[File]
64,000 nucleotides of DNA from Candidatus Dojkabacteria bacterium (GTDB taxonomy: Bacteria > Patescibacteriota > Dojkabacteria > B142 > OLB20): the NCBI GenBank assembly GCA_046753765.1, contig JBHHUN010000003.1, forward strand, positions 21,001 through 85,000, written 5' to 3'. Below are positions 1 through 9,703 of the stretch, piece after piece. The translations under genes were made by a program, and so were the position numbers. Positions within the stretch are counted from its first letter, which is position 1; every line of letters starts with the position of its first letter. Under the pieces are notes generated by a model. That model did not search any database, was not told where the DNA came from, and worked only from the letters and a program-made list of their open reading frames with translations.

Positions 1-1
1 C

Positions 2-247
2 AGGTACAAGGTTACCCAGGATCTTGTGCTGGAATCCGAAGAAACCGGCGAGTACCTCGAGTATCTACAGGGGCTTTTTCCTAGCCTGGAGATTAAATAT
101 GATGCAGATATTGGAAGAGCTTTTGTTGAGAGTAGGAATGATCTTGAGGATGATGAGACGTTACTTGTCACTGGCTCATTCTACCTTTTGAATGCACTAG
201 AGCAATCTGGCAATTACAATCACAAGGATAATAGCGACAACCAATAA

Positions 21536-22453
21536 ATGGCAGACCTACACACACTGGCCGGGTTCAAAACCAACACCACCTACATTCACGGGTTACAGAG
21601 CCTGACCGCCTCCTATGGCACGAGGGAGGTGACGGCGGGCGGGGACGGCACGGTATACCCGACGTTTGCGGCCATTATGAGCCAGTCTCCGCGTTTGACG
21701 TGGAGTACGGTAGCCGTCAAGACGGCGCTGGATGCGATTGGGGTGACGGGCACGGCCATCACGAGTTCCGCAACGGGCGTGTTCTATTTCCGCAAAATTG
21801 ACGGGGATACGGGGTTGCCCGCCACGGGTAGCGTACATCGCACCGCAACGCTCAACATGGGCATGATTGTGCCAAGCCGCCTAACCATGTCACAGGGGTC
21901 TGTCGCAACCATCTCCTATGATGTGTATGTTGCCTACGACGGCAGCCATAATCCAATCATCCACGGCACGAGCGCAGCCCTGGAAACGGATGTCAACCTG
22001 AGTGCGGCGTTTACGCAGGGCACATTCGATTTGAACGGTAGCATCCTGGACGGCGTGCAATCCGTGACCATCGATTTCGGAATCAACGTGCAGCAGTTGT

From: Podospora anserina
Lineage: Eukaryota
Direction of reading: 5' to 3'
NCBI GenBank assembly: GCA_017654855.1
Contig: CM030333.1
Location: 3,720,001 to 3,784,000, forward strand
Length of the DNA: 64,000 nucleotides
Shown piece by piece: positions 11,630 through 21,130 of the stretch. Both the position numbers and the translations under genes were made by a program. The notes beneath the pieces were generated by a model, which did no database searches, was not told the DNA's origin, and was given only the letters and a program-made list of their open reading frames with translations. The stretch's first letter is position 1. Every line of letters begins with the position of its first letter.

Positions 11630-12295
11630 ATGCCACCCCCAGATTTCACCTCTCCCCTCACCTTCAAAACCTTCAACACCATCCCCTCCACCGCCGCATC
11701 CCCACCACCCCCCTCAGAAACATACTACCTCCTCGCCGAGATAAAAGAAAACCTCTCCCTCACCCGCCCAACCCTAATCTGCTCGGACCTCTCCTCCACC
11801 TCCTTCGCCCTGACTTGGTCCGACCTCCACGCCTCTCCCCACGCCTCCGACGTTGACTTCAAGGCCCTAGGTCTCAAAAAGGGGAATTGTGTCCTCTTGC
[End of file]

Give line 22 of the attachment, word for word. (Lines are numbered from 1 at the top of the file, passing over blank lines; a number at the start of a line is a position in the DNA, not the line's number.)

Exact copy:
Shown piece by piece: positions 11,630 through 21,130 of the stretch. Both the position numbers and the translations under genes were made by a program. The notes beneath the pieces were generated by a model, which did no database searches, was not told the DNA's origin, and was given only the letters and a program-made list of their open reading frames with translations. The stretch's first letter is position 1. Every line of letters begins with the position of its first letter.